Dave and I are both city kids, born and raised in large West Coast metropolises. We have spent a number of years living in the Midwest and I had studied farm politics, but we’d never ventured to the actual farm side of food production. Now we had moved our family of three halfway across the continent, across national borders, to an island where I knew how to do nothing. Literally. I can’t figure out the temperature (Celsius), the speed or distance to anything (kilometers), or how to use their debit card machines (Interac). It’s not pretty. Anyone who thinks that Canada and the States are the same, should move across a border and see just how similar things are. They aren’t. Similarly, teaching university classes, writing dissertations and researching academic articles do not quite prepare you for the “real world” of sheep wrangling before your dinner gets cold.
Yet despite the dog’s best efforts to scatter the sheep to the winds, Dave and his Dad managed to get the sheep contained and return to their dinners unscathed. Dave’s Mom was concerned that their dinners were cold; our son was simply concerned that someone keeps filling his little plate; and the men looked a bit dazed. In my mind, however, a slightly cooled dinner would only last in our memories for a few moments; the story of this evening would live in the family forever.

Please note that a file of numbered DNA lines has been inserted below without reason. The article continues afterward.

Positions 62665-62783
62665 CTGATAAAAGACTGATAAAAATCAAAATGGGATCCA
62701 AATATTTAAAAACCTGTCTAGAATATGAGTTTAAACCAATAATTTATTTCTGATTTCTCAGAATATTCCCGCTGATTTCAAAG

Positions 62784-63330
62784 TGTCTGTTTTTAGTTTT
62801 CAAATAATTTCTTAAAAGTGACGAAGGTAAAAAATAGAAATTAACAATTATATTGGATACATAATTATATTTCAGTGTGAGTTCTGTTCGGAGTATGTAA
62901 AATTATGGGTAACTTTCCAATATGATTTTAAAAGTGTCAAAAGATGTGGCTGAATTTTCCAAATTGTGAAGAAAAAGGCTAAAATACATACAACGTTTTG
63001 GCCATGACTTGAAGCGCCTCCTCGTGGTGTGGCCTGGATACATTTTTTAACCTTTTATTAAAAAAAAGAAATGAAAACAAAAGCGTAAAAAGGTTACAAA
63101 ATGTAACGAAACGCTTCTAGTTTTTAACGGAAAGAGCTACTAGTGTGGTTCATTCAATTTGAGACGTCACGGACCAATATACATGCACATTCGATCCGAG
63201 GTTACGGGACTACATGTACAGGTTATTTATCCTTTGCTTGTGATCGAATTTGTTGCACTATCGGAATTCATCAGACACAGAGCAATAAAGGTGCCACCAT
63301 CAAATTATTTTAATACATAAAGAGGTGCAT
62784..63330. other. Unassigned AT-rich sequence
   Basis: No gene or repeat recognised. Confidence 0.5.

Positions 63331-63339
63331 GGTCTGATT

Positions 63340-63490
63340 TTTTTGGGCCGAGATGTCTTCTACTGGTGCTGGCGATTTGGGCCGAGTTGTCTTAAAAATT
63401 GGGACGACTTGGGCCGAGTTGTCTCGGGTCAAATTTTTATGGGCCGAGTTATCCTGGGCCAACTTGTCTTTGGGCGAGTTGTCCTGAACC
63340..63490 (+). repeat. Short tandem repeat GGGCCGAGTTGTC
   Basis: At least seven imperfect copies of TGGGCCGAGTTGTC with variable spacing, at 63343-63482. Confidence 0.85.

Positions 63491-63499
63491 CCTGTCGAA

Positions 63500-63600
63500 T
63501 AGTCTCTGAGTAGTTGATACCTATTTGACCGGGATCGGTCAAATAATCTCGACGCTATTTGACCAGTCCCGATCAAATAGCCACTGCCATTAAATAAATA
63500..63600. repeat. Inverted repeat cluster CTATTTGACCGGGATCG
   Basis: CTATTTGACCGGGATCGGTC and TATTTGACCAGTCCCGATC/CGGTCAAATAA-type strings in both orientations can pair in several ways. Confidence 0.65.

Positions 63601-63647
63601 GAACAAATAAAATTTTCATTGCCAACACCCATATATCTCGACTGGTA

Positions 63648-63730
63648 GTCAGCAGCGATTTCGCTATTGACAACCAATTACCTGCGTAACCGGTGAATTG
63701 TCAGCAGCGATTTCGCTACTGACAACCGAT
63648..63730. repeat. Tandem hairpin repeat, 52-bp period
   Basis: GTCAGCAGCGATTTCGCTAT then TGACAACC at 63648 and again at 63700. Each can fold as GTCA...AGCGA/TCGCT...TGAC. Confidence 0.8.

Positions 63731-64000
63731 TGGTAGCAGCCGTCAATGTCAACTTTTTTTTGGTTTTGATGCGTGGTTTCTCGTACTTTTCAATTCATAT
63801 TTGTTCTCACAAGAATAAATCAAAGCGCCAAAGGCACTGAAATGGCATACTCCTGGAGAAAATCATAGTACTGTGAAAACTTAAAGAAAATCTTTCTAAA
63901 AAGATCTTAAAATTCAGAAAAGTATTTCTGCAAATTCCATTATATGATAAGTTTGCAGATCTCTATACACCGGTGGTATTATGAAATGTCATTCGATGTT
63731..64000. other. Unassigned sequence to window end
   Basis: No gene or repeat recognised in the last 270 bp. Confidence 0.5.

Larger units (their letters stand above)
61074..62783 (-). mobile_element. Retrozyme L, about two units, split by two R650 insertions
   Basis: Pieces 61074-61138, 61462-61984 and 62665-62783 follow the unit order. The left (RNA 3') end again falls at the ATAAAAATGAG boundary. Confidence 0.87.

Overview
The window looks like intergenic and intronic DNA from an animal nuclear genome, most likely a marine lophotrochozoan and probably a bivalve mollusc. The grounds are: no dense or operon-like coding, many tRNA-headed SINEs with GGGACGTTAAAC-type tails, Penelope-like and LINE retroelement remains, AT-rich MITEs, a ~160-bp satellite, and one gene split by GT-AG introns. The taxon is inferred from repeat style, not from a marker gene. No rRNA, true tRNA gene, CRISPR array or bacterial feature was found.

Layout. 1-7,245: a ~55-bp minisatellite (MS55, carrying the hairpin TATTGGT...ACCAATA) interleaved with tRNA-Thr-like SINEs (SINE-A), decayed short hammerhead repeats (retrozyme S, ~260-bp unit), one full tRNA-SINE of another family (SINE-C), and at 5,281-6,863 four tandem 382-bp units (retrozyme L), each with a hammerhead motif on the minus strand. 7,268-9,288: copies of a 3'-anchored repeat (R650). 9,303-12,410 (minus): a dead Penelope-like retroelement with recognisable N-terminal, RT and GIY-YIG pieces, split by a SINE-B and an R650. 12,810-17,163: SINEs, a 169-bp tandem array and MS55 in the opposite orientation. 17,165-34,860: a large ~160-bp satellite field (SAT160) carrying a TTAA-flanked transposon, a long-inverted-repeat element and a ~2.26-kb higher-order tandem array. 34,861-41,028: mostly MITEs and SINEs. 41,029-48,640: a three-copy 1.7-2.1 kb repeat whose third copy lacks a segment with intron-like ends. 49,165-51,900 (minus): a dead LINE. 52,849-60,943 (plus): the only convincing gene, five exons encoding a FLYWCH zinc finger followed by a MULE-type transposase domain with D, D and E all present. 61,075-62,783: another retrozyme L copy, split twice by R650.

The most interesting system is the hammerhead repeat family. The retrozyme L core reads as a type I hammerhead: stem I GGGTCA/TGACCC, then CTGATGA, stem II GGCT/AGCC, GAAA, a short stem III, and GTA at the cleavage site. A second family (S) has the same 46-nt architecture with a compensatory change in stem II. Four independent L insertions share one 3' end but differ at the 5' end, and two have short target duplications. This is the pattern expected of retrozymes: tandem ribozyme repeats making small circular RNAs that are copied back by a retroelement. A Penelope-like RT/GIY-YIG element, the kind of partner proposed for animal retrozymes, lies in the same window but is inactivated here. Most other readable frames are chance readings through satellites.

The next morning I was feeling the need for “home,” and following the advice of real estate agents to make your house smell inviting, I baked up a batch of these Banana Chocolate muffins. I’ve adapted the recipe a bit, but the original comes from Nigella Lawson’s Nigella Kitchen: Recipes from the Heart of the Home. I may not be a domestic goddess, but her food makes me feel homey. And our son, who was a total trooper through the entire move, had just lost all of his friends, his parks, his familiar jaunts. Most of his toys were still packed, and he kept asking where we were. These muffins are one of his favorite things, and I wanted to see that little chocolate smeared smile.